The Killer’s Livelihood

It may be an insignificant detail in the context of the suburban birthday party shooting, but this bit of information about the alleged killer relates to a major topic of conversation on any given Anchor Rising day:

Nicholas Gianquitti became a Providence police officer in July 1991. He lasted just six months.
On Jan. 27, 1992, he fractured one of his knees while chasing a suspect off North Main Street. A year later, he was granted an accidental disability pension. …
Gianquitti has been receiving a monthly accidental disability pension of $3,481, said Providence pension administrator Octavio Cunha. Gianquitti’s neighbors noticed he was often at home.

That’s just about $42,000 per year (plus medical, perhaps), which as I recall is within a few thousand of the median household income for a Rhode Island family of four.
Look, police officers have a dangerous job, and we most definitely want them to have the security of knowing that a serious injury on the job won’t have the consequence of turning their public service into a life sentence of squallor. But a lifelong vacation for a hurt knee?
A promise of security is not too much to ask, but when getting hurt becomes akin to winning the lottery, a line has been crossed.

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Jim
Jim
13 years ago

But, wait! Considering this is probably tax free money means the figure is more like us poor slobs having to earn $56,000 per year.

brassband
brassband
13 years ago

You have to consider as well, though, that a police officer who suffers that type of injury is probably physically unable to continue as a police officer.
What should happen in these situations is that the injured officer should be transitioned into a new career that is within his or her physical capacity, with some financial protection to provide supplemental income if he or she is earning less than he or she would in a police career.

Ortho Doc
Ortho Doc
13 years ago

Why can’t someone with a fractured knee continue to be a police officer? If guys with fractured knees can come back and play in the NFL, I’d think they could be police officers. Or for that money he’s making, after he’s healed, stick him on a desk. If he doesn’t want to do that, that’s his choice. Go find another job and give up the money.

joe bernstein
joe bernstein
13 years ago

In the Federal government,disability pensions are rare for law enforcement personnel because they are taxable and they suck big time.Also,if you are injured on the job,you get 45 CALENDAR days to get back to work or start using sick/annual leave or workman’s comp(a true nightmare in the Federal system).I had to use annual leave while recovering from a severely broken hand(required 2 pins)that I got in a fight with a drug dealer.I also had to go to work in significant pain after being thrown down a flight of stairs(concrete)-at least I was on “light duty” for about two weeks.The Feds don’t give a shit about what happens to you.I think there is some serious abuse of disability pensions in RI.You forgot free tuition at state colleges for such retirees and their children.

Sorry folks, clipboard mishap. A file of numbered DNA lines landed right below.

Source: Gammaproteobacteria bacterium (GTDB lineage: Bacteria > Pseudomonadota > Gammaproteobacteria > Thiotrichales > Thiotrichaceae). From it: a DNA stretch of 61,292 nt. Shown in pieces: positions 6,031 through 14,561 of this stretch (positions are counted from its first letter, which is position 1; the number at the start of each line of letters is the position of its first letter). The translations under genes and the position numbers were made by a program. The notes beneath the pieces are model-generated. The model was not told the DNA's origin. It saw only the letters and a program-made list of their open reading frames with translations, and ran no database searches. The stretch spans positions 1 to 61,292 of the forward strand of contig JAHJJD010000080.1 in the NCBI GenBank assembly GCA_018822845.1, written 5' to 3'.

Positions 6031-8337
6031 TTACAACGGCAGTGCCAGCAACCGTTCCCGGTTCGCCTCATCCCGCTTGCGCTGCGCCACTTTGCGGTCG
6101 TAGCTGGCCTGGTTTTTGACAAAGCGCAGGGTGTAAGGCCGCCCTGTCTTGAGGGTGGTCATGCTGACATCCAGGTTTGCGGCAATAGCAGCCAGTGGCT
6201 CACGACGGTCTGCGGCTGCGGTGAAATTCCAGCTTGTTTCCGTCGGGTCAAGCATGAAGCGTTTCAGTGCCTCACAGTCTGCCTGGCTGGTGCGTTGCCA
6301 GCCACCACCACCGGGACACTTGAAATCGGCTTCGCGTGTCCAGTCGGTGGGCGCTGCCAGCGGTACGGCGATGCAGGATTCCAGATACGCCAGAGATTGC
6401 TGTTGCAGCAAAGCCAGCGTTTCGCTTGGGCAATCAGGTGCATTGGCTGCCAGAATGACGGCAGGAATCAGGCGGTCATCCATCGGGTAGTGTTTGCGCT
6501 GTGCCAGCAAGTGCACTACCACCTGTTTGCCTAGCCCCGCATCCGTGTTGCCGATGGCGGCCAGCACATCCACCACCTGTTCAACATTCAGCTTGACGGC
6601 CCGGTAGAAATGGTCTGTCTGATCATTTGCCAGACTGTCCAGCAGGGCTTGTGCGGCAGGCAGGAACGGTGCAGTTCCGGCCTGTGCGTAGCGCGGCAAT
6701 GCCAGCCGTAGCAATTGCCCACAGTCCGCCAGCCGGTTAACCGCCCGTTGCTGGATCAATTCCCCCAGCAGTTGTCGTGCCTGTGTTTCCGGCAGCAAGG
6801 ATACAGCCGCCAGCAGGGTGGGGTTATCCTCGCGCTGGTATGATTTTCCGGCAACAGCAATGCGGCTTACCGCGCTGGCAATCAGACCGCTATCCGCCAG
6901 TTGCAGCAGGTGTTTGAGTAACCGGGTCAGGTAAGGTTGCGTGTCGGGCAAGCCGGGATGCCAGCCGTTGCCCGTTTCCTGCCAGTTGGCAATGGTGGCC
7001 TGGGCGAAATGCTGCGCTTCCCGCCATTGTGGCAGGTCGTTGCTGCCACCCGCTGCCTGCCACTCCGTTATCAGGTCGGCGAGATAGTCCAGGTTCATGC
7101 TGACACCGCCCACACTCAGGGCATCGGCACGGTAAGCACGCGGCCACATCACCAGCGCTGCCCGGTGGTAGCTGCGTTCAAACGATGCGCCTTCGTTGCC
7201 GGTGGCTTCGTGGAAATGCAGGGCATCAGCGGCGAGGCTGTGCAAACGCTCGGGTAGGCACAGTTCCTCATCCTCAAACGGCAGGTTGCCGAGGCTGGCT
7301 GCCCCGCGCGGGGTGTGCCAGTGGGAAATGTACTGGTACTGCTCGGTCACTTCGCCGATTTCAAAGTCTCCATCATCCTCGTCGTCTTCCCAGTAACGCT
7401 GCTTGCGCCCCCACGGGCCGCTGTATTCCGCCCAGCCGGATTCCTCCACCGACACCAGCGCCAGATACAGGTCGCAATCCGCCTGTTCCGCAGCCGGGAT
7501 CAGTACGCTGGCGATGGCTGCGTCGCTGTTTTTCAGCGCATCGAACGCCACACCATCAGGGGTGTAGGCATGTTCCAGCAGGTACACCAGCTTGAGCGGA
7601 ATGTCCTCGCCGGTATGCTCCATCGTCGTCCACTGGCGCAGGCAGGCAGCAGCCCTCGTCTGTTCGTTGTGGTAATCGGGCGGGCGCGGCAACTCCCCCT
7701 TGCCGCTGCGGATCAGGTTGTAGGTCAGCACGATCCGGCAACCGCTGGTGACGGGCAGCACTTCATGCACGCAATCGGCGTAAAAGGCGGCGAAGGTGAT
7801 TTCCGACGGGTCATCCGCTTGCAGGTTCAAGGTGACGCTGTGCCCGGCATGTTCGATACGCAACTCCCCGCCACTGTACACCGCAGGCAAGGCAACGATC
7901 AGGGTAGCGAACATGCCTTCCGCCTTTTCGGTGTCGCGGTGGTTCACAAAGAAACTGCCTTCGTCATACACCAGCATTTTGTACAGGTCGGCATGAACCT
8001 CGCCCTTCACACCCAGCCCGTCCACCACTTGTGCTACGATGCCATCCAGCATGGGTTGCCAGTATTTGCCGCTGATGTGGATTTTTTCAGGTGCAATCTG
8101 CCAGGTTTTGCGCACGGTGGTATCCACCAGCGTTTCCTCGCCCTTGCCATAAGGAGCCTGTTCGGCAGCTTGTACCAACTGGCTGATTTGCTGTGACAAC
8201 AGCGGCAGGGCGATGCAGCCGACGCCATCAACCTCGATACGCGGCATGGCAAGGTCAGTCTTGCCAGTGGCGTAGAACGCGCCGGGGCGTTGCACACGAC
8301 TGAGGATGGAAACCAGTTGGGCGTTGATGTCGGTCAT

Mike
Mike
13 years ago

How dare you question our local royalty. Police and fire are Gods to be worshipped at every turn.

brassband
brassband
13 years ago

Federal law enforcement personnel . . ?
When was the last time that “federal law enforcement personnel” had to run after a burglary suspect? Chase a speeder? Control a crowd?
We’re talking about real cops here, not “federal law enforcement personnel.”

Greg
Greg
13 years ago

DEA
Border Patrol
ICE
FBI HRT
Secret Service
US Coast Guard Boarding Teams and LEDets
All feds who more than occasionally have to break a sweat.
Jackass.

JOE BERNSTEIN
JOE BERNSTEIN
13 years ago

Brassband-You don’t know what you are talking about.I spent almost 21 years on the street-I was assaulted with firearms,a vehicle more than once,an edged weapon on numerous occasions-I was nearly blinded in one eye by being kicked in the face,and two of my Border Patrol Academy classmates were killed on the job.And you know what?I never shot anybody and I’m proud of that.If you worked in INS when I did,you chased people all the time.At the time I retired,about 106 INS officers had been killed on the job,most assigned to Border Patrol.Next time you want to make an assertion of the type you did,please check your facts.”Controlling a crowd”?On one operation we arrested 143 people with 19 agents raiding a company with three separate buildings.On that particular day I was attacked by an individual with a linoleum cutter in the ceiling crawlspace of one of the buildings-no fun.It was not an untypical day.My original assignment squad of 23 agents in Chicago after transferring from the Border Patrol to Investigations averaged 1000-1500 apprehensions a month.I was assigned there for over 4 years until I had enough seniority to go into an actual investigative squad.I thought I had retired until they assigned me to fugitives :).

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